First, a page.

The Supreme Court has in an appeal held that the arbitral award in conflict with the public policy of India can be ground to set aside the award under Section 34(2)(b) of the Arbitration and Conciliation Act, 1996.

The appeal was filed against the judgment of the High Court by which it set aside the order passed by the Additional City Civil and Sessions Judge permitting the respondents to adduce evidence in an application under Section 34 of the Act.

The Bench comprising Justice M.R. Shah and Justice C.T. Ravikumar asserted, “The defence that the arbitral award is in conflict with the Public Policy of India itself can be a ground to set aside the award in view of section 34(2)(b) of the Act. … we are of the opinion that the High Court has not committed any error in permitting the respondents to file affidavits/additional evidence in the proceedings under section 34 of the Arbitration Act.”

The Bench also noted that the award of the arbitral tribunal was an ex-parte award and no evidence was before the arbitral tribunal on behalf of the respondents.

“We are not opining on whether the arbitral tribunal was justified in proceeding with the further proceedings ex-parte or not. Suffice it to record that before the arbitral tribunal, such evidence was not there and nothing was on record on the amalgamation of the plots”, the Court further noted.

Senior Advocate Krishnan Venugopal appeared on behalf of the appellant while Advocate Balaji Srinivasan appeared on behalf of the respondents.

Facts of the Case –

The respondents filed an interim application under Section 34 of the Arbitration Act to adduce additional evidence. The appellant filed objections to the said interim application seeking permission to adduce evidence on the ground that the same was not maintainable in accordance with the provisions of the Act.

The Court dealing with the interim application rejected the same and refused to permit the respondents to adduce evidence by observing that if such a permission is granted, it would defeat the object and purpose of early disposal of arbitration proceedings and would delay further hearing of Section 34 application. The High Court allowed the writ petition of the respondents and set aside the order passed by the court below permitting them to adduce evidence in the proceedings under Section 34 of the Act. The matter was therefore before the Apex Court.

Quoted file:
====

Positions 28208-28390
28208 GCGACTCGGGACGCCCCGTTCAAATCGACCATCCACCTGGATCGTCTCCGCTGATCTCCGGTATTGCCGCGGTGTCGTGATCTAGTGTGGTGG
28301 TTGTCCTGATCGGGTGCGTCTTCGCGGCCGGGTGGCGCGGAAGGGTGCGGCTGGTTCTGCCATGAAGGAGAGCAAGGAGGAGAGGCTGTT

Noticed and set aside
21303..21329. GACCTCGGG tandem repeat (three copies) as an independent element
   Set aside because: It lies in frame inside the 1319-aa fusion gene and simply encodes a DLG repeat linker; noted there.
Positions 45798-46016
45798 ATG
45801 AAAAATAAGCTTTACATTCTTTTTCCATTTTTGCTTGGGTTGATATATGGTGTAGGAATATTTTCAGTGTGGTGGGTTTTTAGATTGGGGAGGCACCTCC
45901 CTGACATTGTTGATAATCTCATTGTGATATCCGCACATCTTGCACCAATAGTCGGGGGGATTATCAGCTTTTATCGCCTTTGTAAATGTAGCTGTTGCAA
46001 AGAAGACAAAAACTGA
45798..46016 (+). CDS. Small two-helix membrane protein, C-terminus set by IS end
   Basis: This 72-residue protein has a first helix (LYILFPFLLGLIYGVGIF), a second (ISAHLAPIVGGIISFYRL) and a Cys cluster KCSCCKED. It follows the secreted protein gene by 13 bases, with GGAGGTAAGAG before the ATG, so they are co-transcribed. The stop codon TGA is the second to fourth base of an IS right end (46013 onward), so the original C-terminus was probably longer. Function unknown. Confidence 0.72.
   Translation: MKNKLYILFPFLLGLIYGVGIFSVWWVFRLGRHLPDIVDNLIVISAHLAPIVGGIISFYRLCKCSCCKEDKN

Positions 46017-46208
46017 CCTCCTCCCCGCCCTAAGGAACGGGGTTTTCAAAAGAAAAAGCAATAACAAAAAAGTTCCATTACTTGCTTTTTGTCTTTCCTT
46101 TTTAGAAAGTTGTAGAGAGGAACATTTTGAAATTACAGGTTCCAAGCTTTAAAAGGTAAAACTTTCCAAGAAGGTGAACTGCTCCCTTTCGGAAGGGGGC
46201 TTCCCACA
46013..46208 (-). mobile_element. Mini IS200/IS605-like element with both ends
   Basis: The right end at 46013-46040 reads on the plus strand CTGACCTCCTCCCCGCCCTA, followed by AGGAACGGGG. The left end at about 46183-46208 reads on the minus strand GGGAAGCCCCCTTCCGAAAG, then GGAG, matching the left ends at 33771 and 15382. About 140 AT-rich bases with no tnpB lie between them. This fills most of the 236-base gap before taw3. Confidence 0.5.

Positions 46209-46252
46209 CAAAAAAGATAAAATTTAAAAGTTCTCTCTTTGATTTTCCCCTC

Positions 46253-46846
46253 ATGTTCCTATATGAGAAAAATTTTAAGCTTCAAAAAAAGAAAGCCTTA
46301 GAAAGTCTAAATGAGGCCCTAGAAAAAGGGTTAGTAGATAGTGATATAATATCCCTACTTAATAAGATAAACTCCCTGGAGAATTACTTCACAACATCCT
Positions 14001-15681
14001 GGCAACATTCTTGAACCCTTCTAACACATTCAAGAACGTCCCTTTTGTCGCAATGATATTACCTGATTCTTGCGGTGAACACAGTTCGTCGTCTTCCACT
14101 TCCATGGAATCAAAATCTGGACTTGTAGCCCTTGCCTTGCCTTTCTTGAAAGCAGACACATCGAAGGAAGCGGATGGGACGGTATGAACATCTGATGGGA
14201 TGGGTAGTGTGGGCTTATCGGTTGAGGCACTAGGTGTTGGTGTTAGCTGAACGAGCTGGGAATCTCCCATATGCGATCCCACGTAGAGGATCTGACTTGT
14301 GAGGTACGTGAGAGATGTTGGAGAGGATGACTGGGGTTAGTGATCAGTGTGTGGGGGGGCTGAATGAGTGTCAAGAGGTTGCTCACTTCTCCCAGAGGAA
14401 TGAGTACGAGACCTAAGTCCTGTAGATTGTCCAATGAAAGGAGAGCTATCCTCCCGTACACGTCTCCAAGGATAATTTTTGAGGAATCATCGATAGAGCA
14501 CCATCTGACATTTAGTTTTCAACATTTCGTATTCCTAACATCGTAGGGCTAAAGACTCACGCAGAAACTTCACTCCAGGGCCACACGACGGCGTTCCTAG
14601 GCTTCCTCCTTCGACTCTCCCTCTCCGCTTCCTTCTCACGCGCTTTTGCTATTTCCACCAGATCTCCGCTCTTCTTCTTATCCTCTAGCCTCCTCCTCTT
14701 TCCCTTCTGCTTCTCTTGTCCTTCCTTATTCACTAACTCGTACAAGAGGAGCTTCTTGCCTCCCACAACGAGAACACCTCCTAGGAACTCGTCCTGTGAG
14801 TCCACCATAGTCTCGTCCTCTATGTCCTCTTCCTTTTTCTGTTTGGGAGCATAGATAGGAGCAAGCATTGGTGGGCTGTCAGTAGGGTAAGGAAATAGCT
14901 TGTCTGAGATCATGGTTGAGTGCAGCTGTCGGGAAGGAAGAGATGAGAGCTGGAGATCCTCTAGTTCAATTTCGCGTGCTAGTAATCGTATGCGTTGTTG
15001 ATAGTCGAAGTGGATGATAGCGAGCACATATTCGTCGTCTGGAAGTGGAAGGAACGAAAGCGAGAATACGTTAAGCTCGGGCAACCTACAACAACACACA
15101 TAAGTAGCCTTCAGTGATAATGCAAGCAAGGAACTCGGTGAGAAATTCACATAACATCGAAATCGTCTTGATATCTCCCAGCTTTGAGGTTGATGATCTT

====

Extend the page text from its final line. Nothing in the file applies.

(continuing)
The question for consideration before the Supreme Court was whether the applicant can be permitted to adduce evidence to support the ground relating to Public Policy in an application filed under Section 34 of the Arbitration Act.

The Court while considering the aforesaid question observed, “… in the present case the arbitration proceedings commenced and even the award was declared/passed by the arbitral tribunal in the year 1998, i.e., prior to section 34(2)(a) came to be amended vide Act 33/2019. … we hold that in case of arbitration proceedings commenced and concluded prior to the amendment of section 34(2)(a) by Act 33/2019, pre-amendment of section 34(2)(a) shall be applicable.”

It was further observed by the Court that if there are matters not containing such records and the relevant determination to the issues arising under Section 34(2)(a), they may be brought to the notice of the Court by way of affidavits filed by both the parties and that the cross-examination of the persons swearing into the affidavits should not be allowed unless absolutely necessary as the truth will emerge on the reading of the affidavits.

“The affidavit thus discloses specific document and the evidence requires to be produced. In that view of the matter, a strong exceptional case is made out by the respondents to permit them to file affidavits/adduce additional evidence. However, at the same time, the appellant also can be permitted to cross-examine and/or produce contrary evidence”, the Court said.

The Court further said that the appellant may be permitted to cross-examine and lead contrary evidence including the permission for clubbing khatas where there are nalas as the corporation vide endorsement agreed to consider clubbing of khatas.

Accordingly, the Court dismissed the appeal.

Cause Title- M/s Alpine Housing Development Corporation Pvt. Ltd. v. Ashok S. Dhariwal and Others

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